OKLAHOMBI JOSEPH

OKLAHOMBI JOSEPH
FIRST WORLD WAR

 

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They are not street protests or boycott operations that led the United States to grant U.S. citizenship to Indians : the sense of national embarrassment caused by the act of heroism of one man during the First World War.

Joseph Oklahombi , Choctaw North Dakota , was one of many Indian to have volunteered to go to war .

Before 1924 , the Indians had the opportunity to become citizens under certain conditions , for example if they had served honorably in the armed forces or if they sold the piece of land that had been granted to a reserve.

In 1917 , somewhere in France , Oklahombi crosses barriers of barbed wire, slipped between the German lines and neutralized a machine gun nest . Then he captured alone 171 enemy soldiers. For this action and other feats of arms , France awarded him its most prestigious military medal , but as Oklahombi had not yet been discharged , it was still not considered a U.S. citizen. When the fact was known , the United States found themselves extremely embarrassed.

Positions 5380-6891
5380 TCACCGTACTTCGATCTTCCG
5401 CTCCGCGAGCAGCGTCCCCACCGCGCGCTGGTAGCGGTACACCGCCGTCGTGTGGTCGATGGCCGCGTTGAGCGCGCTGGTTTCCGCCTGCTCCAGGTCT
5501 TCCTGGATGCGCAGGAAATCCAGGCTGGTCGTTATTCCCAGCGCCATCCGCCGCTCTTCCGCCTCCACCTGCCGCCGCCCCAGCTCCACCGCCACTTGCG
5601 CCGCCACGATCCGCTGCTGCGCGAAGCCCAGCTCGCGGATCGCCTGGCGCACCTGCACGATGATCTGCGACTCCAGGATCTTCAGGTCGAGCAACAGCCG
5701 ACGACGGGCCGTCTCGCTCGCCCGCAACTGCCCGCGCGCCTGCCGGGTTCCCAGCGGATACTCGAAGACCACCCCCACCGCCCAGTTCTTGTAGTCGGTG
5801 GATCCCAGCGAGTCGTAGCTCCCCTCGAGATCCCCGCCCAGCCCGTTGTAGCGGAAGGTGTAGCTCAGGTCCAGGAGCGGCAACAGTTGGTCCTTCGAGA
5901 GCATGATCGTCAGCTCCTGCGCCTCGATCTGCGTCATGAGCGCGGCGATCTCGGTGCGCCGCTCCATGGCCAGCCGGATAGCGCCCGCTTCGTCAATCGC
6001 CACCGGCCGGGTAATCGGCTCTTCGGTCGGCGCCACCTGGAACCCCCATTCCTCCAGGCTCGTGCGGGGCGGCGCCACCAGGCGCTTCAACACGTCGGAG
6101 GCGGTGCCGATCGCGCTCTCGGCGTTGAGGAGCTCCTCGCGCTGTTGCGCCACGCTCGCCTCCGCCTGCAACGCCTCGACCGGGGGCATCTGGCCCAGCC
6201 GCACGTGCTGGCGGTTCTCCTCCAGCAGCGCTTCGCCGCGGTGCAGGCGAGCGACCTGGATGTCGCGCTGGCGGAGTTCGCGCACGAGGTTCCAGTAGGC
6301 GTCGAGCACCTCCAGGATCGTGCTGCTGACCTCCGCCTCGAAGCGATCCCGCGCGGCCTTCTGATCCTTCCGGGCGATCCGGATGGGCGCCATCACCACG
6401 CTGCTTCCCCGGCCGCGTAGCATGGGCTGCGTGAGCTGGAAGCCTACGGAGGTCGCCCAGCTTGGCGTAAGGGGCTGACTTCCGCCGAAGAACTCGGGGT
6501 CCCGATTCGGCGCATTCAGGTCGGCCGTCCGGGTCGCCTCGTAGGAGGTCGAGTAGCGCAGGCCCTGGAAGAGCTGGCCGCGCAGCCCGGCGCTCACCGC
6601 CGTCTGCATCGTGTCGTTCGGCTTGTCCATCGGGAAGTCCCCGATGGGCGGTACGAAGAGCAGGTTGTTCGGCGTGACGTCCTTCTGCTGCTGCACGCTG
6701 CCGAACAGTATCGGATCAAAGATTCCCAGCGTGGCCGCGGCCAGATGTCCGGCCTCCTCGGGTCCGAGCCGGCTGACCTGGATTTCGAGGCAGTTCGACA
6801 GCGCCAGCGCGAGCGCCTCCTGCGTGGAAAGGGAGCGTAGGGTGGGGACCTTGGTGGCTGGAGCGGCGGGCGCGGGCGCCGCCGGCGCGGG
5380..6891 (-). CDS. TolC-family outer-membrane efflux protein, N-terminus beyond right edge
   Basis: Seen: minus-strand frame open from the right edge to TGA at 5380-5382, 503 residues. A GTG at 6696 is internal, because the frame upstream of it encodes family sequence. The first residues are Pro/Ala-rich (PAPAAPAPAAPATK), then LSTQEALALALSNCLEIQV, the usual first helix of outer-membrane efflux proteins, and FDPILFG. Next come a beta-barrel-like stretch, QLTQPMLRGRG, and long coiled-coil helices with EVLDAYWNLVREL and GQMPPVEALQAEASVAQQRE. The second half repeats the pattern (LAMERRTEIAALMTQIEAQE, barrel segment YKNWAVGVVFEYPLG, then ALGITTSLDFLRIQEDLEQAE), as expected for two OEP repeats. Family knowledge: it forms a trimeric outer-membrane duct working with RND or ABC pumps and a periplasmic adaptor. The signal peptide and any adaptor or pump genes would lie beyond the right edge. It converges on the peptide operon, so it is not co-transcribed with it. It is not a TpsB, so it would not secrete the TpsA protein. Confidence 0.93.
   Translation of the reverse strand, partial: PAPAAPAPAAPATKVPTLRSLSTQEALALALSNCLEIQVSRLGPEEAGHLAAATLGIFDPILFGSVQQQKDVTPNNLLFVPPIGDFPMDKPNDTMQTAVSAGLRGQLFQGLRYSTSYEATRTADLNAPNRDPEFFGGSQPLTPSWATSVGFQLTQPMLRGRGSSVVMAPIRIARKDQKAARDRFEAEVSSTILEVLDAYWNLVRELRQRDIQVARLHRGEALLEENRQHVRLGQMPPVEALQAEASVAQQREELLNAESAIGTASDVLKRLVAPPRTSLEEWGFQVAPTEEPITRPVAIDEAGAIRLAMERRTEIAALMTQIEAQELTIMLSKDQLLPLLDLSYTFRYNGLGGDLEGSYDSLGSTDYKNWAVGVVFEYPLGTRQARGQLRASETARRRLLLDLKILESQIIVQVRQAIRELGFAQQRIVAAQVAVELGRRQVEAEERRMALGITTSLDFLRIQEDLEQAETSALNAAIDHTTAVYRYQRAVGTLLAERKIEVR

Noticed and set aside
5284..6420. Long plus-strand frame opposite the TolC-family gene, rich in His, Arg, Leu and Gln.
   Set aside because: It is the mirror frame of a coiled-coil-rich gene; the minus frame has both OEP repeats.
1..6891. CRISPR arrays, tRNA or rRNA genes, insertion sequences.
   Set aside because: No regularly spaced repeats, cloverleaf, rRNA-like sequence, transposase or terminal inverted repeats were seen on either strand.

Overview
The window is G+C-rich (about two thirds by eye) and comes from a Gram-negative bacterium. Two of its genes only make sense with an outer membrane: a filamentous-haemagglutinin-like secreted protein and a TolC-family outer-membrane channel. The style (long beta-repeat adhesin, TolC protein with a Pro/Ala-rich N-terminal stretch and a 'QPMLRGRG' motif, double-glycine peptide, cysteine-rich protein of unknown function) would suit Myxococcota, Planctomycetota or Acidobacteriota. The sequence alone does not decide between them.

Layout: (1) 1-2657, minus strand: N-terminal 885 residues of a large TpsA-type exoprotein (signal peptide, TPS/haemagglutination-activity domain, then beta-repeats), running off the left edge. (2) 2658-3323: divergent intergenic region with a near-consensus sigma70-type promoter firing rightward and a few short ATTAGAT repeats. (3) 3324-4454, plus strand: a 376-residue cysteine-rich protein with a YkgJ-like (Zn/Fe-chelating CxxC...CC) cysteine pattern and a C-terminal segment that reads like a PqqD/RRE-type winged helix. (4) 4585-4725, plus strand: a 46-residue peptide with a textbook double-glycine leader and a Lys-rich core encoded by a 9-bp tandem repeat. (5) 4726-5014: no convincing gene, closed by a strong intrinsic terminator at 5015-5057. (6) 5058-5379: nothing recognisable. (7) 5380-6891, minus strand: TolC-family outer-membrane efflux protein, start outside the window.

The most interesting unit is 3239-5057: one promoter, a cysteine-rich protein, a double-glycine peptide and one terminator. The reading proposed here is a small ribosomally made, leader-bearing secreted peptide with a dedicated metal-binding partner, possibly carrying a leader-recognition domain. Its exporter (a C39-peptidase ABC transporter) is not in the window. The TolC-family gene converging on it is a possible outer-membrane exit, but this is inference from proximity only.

This is why a handful of politicians from the East Coast did lobbying over the next seven years for the accession of Indian citizenship. In 1924 , the time finally rang, and a law was passed by the Congress and the Senate . The Billings Gazette, June 2, 1924 - the day when President Coolidge initialed the Indian Citizenship Act - did not even mention the fact . The headlines were entirely devoted to the trial of two son of Chicago millionaire who confessed to murdering a 13 year old boy . Neither this nor any number then numbers the following week did not mention the law that granted citizenship to non- citizens `` All Indians born within the territorial limits of the United States . ``
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